EDIT: Upon closer examination, some of my suggestions in this article were later proven incorrect. See my follow-up article.
My fellow D&D blogger Mike Hensley at HackSlash has fourth edition D&D monster stats courtesy of a leaked D&D Game Day minis stat card. Although it’s miniatures, this gives us some insight into some of the changes that have already been decided on, and it’s entirely feasible that the two games are being brought closer together. I’ll iterate over the stats here and what changes they represent.
SPINED DEVIL—Medium Immortal Humanoid (Devil)—LEVEL 6 SKIRMISHER
“Outsider” type is gone, replaced with “immortal humanoid”. Humanoid seems to be a catch-all for any two-arms-two-legs creature, while “immortal” may convey some other game benefit or be merely flavour. Size types remain largely the same. “Skirmisher” refers to the creature’s velites-type niche, which is an important descriptor in D&D minis and may become so in the regular game. Is “challenge rating” now referred to as “level”, perhaps doing away with hit dice altogether?
INIT +5 SPD 5 FLY 7
Hackslash suggests this infers that D&D 4e measures move speed in squares now. I might agree.
Senses: nethersight. Perception +5—Resist fire 20
Nethersight is anyone’s guess; perhaps darkvision and see-invisibility. I would assume that Perception is combined Spot/Listen, although confusingly they later they refer to Spot as its own skill. Interestingly, they seem to be moving toward the Dragon magazine statblock format here, which is an excellent move.
Attacks: Melee 2 claws +9 vs AC each: 2d4+4—Spine Rain Standard; ranged 10; +9 Dex vs. Ref; 1d6+2 + 2d6 fire AND Poisoned 5, Slowed while Poisoned
Melee attacks work as normal, with the noted exception of any split between single and full attack, good riddance. Special attacks are rolled into the attack category, with the example here of Spine Rain. It’s designated “Standard” (no clues here) and a ranged attack, with the number ’10′ perhaps the squares range, potentially doing away with range increment penalties.
The attack is made with the creature’s Dexterity bonus versus the opponent’s Reflex score; remember now that in fourth edition, saving throws are out, and opponents instead roll to beat your Fort/Ref/Will score the same way they roll to beat your AC. “Poisoned 5″ is anyone’s guess (5pts poison damage?), although poison is clearly simplified (good riddance – I never remembered to roll secondary poison damage). Finally here, “Slowed while Poisoned” implies an interesting, Diablo 2 style side-effects system.
AC 20—FORT 18—REF 18—WILL 18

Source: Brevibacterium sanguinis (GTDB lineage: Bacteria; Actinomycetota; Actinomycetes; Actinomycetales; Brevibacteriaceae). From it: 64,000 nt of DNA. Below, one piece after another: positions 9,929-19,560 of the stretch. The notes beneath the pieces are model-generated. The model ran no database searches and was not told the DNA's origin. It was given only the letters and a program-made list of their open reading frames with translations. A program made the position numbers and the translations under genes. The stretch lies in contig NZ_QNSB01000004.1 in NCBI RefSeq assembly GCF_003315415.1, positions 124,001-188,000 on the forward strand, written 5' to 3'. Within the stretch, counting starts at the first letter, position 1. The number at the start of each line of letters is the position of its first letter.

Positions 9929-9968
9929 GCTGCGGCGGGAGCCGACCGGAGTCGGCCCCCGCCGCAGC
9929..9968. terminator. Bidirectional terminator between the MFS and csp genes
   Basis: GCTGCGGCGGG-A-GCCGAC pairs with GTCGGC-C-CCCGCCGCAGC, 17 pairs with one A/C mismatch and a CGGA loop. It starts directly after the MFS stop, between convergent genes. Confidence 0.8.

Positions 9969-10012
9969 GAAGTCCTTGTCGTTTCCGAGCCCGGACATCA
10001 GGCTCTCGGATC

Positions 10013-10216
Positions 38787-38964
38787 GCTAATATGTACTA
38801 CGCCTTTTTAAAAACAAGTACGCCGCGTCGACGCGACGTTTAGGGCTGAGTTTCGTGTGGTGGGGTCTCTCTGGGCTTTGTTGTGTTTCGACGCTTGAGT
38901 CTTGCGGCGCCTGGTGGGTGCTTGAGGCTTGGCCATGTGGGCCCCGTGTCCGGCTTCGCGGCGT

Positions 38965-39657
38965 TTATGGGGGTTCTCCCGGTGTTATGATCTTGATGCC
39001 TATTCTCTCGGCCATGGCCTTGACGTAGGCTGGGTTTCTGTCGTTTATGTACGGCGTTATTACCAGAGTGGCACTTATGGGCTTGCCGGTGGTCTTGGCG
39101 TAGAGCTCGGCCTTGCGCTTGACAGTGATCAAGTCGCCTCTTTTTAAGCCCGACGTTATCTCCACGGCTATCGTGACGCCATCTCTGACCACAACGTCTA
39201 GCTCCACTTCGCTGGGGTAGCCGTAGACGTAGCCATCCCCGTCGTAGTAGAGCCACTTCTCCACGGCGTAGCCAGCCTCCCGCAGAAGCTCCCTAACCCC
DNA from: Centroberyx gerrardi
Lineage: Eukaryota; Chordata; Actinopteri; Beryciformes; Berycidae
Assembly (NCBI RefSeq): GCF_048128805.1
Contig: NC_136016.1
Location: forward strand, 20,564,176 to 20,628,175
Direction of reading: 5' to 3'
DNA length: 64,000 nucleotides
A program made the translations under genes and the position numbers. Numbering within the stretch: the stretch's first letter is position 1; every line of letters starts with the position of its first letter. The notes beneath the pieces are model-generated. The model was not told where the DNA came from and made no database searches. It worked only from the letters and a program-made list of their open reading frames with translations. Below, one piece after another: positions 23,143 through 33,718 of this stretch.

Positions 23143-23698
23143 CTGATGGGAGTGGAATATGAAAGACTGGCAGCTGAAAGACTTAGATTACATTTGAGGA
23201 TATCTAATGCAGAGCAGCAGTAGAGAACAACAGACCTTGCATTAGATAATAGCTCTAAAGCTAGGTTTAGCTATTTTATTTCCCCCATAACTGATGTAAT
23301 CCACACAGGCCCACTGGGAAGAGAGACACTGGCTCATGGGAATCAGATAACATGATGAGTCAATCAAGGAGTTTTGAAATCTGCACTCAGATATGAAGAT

More evidence that opponents now roll to beat your saves instead of you rolling to save from theirs.
Creatures are “bloodied” at half their hit points and suffer penalties. Whether this applies to all creatures remains to be seen; perhaps undead are treated differently.
Str +7 (19) Con +5 (14) Dex +5 (15) Int +5 (15) Wis +5 (14) Cha +5 (15)
A significant change to the ability bonuses applied by scores. We only know from this that 14 and 15 are both +5, and 19 is +7. Could the new formula for ability score modifiers be “score minus 5, divided by 2″? What we can be sure of is that ability scores are weighted more heavily than previously, or at least are on a different scale.
What the ability score line also tells us is the effect of ability scores on other stats. Perception (spot/listen) is equal to Wisdom modifier as usual, and Init equal to Dexterity mod. The “poisoned” attribute equals the Constitution modifier, but this could be coincidence. Likewise, ground speed equals Dexterity, an important synergy for a skirmisher, but this too could be coincidence; Strength equals fly speed, but again, it’s to soon to tell if that’s deliberate. (One could suggest that fifth edition will merge the Init/Speed designators, but I’m getting way ahead of myself here.)
The effect of Strength and Dexterity on attacks is a little vague here. Melee and ranged attacks have identical bonus despite Strength being higher than Dexterity. Making a huge leap here, it’s possible that AC no longer benefits from your Dexterity modifier (dodging things is Reflex now), allowing it to be used as attack bonus for both melee and ranged. The +2 to the spine attack could come from Dexterity or Constitution, assuming the “round down” rule has stayed; however, this precludes the possibility the +4 to claw damage is derived from half Strength (bar some feat or racial damage bonus). The saving throws all at 18 suggests that we’re seeing +10 base, +5 ability score bonus, and +3 from another source such as hit dice (all the good saves).
As Mike says, we must also look at what what the card doesn’t say. Alignment is removed, consistent with the previous suggestion that it’s being toned down in importance. There’s no flat-footed AC. Sub-stats like natural armour and Dexterity-to-AC and base attack bonus are ignored along with feats and hit dice, although this is to be expected on a terse miniatures card.
My opinion: Although miniatures cards aren’t as complex as the full monster stats, I think this still portends a welcome simplification of the monster rules. Just recently as I was statting up some monsters I realised that a lot of my time as a Dungeon Master was spent calculating statistics based on predefined rules, rather than thinking up cool things. DM’s time is a limited resource, and anything that makes his job easier, I’m all for it.